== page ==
Thought is as often pictorial or purely emblematic as verbal . . . ~Saleem Sinai in Midnight’s Children, Salman Rushdie

According to Kenneth A. Bruffee (“Collaborative Learning and the”Conversation of Mankind [sic]”

“We can think because we can talk, and we think in ways we learned to talk” (640).  

The premise of Bruffee’s important article is that the practice of teaching composition must account for the indeterminacy of knowledge and its nature as a social artifact by utilizing collaborative learning. Bruffee insists that we accept the fundamentally social nature of knowledge, conversation, writing, and thinking, and that the concept of the individual author or expert is an idea whose time has come and gone.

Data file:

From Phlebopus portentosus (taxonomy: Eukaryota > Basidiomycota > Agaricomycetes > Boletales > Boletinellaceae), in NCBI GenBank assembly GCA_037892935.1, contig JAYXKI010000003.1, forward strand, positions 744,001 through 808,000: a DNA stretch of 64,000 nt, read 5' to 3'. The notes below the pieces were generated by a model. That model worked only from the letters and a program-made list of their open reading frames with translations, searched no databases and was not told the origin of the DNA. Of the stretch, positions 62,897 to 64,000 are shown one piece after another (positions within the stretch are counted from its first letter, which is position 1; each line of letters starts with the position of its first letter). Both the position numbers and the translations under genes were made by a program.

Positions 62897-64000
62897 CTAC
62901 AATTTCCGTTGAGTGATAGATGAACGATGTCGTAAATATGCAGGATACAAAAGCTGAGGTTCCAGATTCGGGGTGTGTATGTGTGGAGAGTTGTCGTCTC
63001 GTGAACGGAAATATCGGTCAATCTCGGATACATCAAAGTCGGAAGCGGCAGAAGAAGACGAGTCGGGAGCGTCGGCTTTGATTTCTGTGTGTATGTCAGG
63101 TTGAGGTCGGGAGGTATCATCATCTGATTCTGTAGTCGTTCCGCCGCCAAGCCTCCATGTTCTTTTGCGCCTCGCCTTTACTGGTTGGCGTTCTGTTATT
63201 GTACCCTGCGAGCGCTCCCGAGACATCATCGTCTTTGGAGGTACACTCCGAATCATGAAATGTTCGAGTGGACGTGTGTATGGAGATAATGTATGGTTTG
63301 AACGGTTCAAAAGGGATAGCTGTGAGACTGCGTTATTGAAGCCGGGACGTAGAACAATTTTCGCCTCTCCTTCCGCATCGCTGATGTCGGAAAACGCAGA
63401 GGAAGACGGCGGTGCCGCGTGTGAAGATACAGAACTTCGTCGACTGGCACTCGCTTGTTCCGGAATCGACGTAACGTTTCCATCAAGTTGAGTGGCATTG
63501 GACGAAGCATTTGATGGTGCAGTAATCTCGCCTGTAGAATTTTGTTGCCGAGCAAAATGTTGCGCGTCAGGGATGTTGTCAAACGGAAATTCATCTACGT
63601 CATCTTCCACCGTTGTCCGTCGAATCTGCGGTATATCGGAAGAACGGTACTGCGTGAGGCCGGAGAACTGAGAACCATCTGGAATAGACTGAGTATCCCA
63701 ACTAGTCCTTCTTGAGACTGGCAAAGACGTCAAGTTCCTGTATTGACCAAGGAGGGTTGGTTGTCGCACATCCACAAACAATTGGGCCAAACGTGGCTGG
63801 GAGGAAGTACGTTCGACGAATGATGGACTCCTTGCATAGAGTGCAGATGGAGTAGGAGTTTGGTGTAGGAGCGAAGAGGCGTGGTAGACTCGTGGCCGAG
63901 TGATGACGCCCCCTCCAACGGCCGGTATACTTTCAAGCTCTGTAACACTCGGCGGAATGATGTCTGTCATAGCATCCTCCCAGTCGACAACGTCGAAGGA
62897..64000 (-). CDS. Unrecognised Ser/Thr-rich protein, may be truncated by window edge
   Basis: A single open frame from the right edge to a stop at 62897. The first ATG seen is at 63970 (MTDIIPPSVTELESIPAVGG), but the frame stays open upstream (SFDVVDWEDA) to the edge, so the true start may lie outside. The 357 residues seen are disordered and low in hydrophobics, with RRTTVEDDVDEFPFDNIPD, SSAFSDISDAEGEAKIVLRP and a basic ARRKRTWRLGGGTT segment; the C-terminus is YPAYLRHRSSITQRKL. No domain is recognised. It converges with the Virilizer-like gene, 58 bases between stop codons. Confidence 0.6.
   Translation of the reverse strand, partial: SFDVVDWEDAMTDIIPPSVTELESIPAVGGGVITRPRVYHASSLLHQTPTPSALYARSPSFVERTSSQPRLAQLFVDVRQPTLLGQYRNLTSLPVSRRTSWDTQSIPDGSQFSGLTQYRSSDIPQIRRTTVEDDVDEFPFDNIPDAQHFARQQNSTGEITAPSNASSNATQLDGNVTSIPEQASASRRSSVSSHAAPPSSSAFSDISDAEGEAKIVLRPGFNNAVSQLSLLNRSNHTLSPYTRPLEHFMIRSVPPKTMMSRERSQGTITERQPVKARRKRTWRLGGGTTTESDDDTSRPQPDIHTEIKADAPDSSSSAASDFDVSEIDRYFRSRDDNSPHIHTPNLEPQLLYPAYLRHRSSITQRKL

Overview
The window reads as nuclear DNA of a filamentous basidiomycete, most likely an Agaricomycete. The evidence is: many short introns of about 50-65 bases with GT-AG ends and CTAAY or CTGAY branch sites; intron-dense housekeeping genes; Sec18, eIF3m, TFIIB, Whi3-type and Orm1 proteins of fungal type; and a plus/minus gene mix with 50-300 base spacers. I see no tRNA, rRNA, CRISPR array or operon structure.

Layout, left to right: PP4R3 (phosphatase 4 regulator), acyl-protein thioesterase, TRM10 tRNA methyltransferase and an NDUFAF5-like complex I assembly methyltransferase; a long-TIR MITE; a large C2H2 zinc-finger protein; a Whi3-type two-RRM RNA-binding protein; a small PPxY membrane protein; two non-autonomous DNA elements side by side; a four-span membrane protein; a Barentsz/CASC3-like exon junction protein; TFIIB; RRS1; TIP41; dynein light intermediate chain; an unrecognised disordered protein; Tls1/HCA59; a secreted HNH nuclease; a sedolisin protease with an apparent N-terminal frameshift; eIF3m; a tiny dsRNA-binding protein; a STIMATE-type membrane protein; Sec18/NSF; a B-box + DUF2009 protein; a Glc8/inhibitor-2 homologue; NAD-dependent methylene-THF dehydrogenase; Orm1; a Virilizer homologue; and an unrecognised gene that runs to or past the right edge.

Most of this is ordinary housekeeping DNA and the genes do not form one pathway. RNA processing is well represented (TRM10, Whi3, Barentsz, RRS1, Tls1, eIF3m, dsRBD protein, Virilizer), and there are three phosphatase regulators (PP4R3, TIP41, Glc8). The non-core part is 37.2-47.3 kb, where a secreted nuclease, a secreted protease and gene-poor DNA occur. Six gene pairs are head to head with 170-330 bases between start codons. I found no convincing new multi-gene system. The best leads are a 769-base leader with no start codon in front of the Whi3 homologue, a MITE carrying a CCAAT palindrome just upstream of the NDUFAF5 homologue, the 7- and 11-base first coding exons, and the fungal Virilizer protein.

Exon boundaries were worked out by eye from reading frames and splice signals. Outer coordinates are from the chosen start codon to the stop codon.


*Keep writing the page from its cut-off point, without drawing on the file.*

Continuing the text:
I celebrate the value of successful collaborative learning experiences in writing classes, yet I wonder if this all-encompassing understanding of thinking and knowledge might be a little reactionary. The process of thinking (words vs images? for example) is not fully understood, and certainly individual differences must count for something. Thinking and communication might exist in different realms. Not everyone thinks in words. Yet the idea of collaborative learning remains very important in teaching writing, and the wiki is certainly a valuable tool for this practice.